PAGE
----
Reducing sugar intake is the most important dietary change needed to support hormonal balance and the whole body, at any age. Sugar depletes nutrients and disrupts hormone regulation. Insulin, testosterone and estrogen are affected when sugar intake is elevated. These imbalances can lead to insulin resistance which, among other things, can cause heart disease, some cancers and diabetes. Insulin resistance wreaks havoc on hormonal functions, disrupting digestion, weight, sleep, mood and stress tolerance.

There are many unknowns in the aging process and while feelings of uncertainty and apprehension are understandable, avoidance will create a missed opportunity. It is never too early or too late to start preparing your body for the next phase of life, and by incorporating a few preventative measures, you are more likely to create a solid foundation of health and wellness to launch from.

The more we learn about aging, the less it is about the end of life and more about the culmination of living. There may be a sense of dread as we creep toward each milestone, but what often follows is a growing sense of relief and freedom. Removing the fear and ignorance surrounding the aging process helps us understand how to support our body as we go through these changes. By paying attention to movement, nutrient density and hormone balance, we can not only ensure that we age on our own terms, but that we do so gracefully.

Story courtesy of Boulevard Magazine, a Black Press Media publication

Like Boulevard Magazine on Facebook and follow them on Instagram

FitnessHealthSeniors

Get local stories you won't find anywhere else right to your inbox.
Sign up here

Just Posted

Rod Alsop and the LSS band had a great day holding class outdoors at Transfer Beach. (Cole Schisler photo)
Ladysmith Secondary School band takes class outside to mark the end of academic quarter

The band took advantage of a sunny January day to play outside

Jessica Lowry created a series of videos to engage Ladysmith Intermediate School students in mindfulness. (Submitted photo)
Ladysmith Intermediate teams up with local artist to introduce students to mindfulness

Ladysmith artist Jessica Lowry created a series of 36 videos to help students practice mindfulness

Luke Marston works on the seawolf mask for Canucks goalie Braden Holtby. (Mike Wavrecan photo)
Stz’uminus artist Luke Marston designs new mask for Canucks goalie

The mask features artwork inspired by the Coast Salish legend of the sea wolf

Scott Saywell, Nanaimo Ladysmith Public Schools’ superintendent and CEO, has seen his contract renewed for four years, the district announced Wednesday. (SD68 YouTube screenshot)
Ladysmith school district renews superintendent’s contract for four years

‘Singing superintendent’ Scott Saywell under contract through 2024-25 school year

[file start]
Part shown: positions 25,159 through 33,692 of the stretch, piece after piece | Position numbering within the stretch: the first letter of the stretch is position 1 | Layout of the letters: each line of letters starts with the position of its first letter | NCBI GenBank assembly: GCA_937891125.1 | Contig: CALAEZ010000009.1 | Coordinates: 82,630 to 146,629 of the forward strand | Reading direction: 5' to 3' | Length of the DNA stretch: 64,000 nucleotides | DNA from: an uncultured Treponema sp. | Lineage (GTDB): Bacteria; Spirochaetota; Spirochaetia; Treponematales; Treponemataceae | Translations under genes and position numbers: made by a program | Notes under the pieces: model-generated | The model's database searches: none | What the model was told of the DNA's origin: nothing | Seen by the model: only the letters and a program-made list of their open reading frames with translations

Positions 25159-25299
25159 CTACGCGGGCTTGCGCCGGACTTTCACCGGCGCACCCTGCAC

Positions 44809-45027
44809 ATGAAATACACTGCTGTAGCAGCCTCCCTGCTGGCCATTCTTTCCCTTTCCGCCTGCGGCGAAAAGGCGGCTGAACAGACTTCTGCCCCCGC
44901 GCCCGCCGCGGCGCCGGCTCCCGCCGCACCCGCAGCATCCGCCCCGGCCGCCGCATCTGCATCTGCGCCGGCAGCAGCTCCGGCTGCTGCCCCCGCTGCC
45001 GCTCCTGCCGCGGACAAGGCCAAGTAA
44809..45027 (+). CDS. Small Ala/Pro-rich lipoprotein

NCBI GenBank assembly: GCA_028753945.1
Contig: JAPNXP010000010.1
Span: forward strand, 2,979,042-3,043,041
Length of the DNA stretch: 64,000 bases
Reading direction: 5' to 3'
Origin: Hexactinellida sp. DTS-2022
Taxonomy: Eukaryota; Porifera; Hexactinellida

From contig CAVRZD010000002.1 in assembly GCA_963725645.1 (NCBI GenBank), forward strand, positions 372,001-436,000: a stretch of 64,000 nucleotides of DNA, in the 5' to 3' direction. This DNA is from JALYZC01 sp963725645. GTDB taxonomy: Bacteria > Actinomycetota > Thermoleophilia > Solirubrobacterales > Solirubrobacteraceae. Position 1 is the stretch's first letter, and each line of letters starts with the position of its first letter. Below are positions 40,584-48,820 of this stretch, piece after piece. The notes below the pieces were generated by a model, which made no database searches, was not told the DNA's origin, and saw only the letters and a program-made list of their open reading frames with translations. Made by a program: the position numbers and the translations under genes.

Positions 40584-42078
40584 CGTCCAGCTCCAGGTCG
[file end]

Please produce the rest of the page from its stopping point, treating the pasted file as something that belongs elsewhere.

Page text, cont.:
Emergency services were on scene at 1st Avenue and Warren Street after a skateboarder was struck by a vehicle. (Submitted photo)
Skateboarder ‘bumped’ by vehicle on 1st Avenue

Emergency services personnel say the skateboarder is uninjured

Syringe is prepared with one of B.C.’s first vials of Pfizer vaccine to prevent COVID-19, Victoria, Dec. 22, 2020. (B.C. government)
B.C.’s COVID-19 caseload stays steady with 465 more Tuesday

No new outbreaks in health care facilities, 12 more deaths

Stand up paddleboarder Christie Jamieson is humbled to her knees as a pod of transient orcas put on a dramatic show on Jan. 19 in the Ucluelet Harbour. (Nora O’Malley photo)
Updated: Ucluelet paddle boarder surrounded by pod of orcas

“My whole body is still shaking. I don’t even know what to do with this energy.”

Inmates at Metchosin’s William Head Institution are being given COVID-19 vaccines as part of the first phase. Around 600 inmates will be vaccinated in the coming days. (Black Press Media file photo)
William Head prison inmates in receive first doses of COVID vaccine

Priority set for older inmates and those with underlying medical conditions

New Westminster TV production designer, Rick Whitfield, has designed an office in a box for British Columbians in need of a private workspace. (BC Box Office photo)
PHOTOS: B.C. man designs ‘box office’ solution for those working from home

‘A professionally designed workspace on your property, away from the distractions of home’

Chilliwack ER doctor Marc Greidanus is featured in a video, published Jan. 18, 2021, where he demonstrates and describes effectiveness of various styles of masks. (Youtube)
VIDEO: Emergency room doctor runs through pros and cons of various masks

‘We’ve been asked to wear a mask and it’s not that hard,’ Greidanus says.

(Pixabay photo)
VIDEO: Tip to Metro Vancouver transit police helps woman 4,000 km away in Ohio

Sgt. Clint Hampton says transit police were alerted to a YouTube video of the woman in mental distress

A woman types on her laptop in Miami in a Monday, Dec. 12, 2016, photo illustration. THE CANADIAN PRESS/AP/Wilfredo Lee
British Columbia government lax on cybersecurity practices, auditor reports

The audit did not highlight a specific threat, but it found breaches in cybersecurity are increasing globally

A water taxi at Victoria’s Fisherman’s Wharf. (Black Press Media file photo)
Man arrested after stolen water taxi raced up Victoria’s Gorge Waterway

Man is facing recommended charges of theft over $5,000 after leading police on marine chase

A mattress on fire gutted the second floor hallway at Town Park Apartments C-block Jan. 17. (Port Hardy Fire Rescue images)
‘Suspicious’ Port Hardy apartment fire could keep tenants out of their homes for months

A burning mattress created smoke and heat, causing several tenants to jump from windows

Most Read